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May 2012, Vol. 15 No. 2 Print Ready ArticlePrint-Ready
MOTIVATING LEARNERS: No Such Thing As A ‘One Size Fits All’ Approach

In their introduction to Inspiring Students (1999), Fallows and Ahmet inform us that the educator’s key role is to inspire students to become independent and well-motivated learners. They assert that... Continue reading>>

Remediation of Challenged Students: Some Experiences from Sessions in Pathology
Associate Professor Tan Kong Bing and Dr Nga Min En
Department of Pathology

A remediation programme is often organised to help them. Such students pose a special challenge for teachers as they often have a variety of problems. This commentary highlights three principles of remediation gleaned from both the authors’ experiences as remediators and one of the authors’ experience as the remediation coordinator in the Department of Pathology. Continue reading>>

Bringing Statistics Into Biology Classes
Dr Peter Alan Todd
Department of Biological Sciences
The study of statistics is fundamental to many fields within biology, yet students tend to develop an aversion for the subject early in their schooling. As a lecturer and supervisor in the Environmental Biology group, I need my students to be comfortable with, or at least have a working knowledge of, a range of analyses hence statistical anxiety is an issue that I cannot ignore. Continue reading>>

‘Seeing’ Human Diseases: Strategies to Engage Students in Deeper Learning in Neuroscience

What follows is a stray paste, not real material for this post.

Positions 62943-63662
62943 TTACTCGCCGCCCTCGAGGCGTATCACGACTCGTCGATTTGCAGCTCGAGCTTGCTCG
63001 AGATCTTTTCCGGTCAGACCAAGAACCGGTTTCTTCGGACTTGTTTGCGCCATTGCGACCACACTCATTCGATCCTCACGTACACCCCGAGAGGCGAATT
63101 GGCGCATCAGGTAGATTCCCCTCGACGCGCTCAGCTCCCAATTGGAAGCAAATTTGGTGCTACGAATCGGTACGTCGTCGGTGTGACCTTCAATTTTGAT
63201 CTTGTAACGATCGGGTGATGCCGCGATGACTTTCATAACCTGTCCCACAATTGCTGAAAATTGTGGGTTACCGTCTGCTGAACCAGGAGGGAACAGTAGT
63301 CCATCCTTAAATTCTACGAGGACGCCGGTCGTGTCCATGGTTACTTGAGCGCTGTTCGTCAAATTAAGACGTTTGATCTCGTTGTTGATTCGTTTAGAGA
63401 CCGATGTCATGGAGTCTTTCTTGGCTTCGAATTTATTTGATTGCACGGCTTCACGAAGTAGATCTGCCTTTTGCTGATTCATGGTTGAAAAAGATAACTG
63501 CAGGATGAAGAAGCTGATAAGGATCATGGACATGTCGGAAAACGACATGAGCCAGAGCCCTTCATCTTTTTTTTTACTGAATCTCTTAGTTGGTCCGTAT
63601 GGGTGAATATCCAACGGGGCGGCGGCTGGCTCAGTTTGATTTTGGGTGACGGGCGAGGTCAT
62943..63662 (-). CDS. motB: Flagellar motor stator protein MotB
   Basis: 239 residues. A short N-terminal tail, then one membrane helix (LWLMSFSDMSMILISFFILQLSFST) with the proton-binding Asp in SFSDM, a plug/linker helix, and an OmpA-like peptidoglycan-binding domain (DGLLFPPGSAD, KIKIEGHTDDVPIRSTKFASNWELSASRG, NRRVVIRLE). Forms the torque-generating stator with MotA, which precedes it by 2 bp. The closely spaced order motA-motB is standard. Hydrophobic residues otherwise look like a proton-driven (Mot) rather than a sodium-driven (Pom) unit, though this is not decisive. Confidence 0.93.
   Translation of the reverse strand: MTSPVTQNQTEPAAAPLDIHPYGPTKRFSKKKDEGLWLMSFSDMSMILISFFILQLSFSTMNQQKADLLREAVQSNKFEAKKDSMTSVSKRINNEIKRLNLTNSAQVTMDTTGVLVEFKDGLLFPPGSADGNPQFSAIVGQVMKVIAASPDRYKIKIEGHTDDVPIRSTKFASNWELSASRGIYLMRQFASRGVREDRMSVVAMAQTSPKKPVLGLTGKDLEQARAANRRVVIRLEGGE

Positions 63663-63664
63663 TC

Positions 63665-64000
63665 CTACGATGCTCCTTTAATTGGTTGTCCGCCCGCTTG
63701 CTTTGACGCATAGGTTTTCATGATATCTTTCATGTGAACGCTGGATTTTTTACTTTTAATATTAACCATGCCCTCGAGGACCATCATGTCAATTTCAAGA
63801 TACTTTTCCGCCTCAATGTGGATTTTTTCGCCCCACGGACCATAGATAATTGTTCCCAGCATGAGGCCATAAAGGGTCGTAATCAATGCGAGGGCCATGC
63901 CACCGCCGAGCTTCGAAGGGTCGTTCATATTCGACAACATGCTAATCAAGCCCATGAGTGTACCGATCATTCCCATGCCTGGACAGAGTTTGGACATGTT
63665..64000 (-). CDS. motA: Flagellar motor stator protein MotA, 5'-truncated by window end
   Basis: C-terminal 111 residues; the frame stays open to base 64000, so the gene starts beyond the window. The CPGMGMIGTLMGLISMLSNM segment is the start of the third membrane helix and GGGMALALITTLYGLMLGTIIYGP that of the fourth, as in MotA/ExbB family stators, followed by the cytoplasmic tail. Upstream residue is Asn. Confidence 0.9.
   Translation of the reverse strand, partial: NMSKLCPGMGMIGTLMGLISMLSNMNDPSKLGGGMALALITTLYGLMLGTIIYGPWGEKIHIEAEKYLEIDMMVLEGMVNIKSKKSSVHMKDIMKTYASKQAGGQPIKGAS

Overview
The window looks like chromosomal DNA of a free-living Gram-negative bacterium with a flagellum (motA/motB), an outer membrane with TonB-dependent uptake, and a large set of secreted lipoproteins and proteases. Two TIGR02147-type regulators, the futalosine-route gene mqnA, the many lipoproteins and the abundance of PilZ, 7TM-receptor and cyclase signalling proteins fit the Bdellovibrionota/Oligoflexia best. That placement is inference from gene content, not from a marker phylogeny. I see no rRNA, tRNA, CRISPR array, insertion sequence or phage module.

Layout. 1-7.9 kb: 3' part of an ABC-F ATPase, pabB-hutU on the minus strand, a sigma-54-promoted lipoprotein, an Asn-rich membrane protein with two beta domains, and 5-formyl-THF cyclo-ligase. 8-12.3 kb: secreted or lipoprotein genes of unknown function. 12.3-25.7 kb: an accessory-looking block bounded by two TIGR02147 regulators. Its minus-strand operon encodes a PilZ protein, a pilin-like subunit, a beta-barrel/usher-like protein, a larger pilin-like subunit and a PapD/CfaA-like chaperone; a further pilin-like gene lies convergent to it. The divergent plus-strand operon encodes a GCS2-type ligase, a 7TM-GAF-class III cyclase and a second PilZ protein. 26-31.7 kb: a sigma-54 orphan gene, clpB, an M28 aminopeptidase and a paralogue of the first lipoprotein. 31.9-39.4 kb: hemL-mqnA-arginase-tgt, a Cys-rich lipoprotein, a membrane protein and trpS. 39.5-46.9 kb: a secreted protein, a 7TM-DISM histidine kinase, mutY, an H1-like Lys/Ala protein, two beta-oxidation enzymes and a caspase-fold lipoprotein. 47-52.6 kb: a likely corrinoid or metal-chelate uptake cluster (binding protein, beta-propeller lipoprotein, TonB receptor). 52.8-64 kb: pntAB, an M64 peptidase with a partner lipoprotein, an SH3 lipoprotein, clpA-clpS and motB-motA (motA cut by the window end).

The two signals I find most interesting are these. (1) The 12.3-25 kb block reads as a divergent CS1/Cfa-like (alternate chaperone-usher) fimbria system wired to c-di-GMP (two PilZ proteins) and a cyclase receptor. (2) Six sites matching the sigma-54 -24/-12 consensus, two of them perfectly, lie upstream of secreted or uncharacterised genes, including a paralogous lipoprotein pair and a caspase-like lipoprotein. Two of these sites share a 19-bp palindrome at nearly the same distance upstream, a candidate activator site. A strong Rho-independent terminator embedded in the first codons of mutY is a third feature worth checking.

Dr Wong Boon Seng
Department of Physiology
“System Neurobiology” is an advanced neuroscience module with content that is arbitrarily divided into three domains: neuro-anatomy, neuro-cognition and neuro-diseases. Because of my research interest, I undertook the teaching of neurodiseases. Neurodegenerative diseases are interesting and will be increasingly prevalent in Singapore’s rapidly ageing population. As this is a level-4 module, the class size tends to be small and students have to satisfy the module’s prerequisite. Continue reading>>

Teaching “Genes and Society”, a Life Science Module for Non-Life Science Students
Associate Professor Kunchithapadam Swaminathan
Department of Biological Sciences
Teaching is a process of continuous learning. Almost all leading universities have teaching development centres like the Centre for the Development of Teaching and Learning (CDTL) at NUS. This underscores the importance of effective learning through teaching.In this article, I share my teaching experience, approach and the tools I use when I undertake an even larger challenge—teaching 600 nonlife science students a module which combines biotechnology and life science concepts. Continue reading>>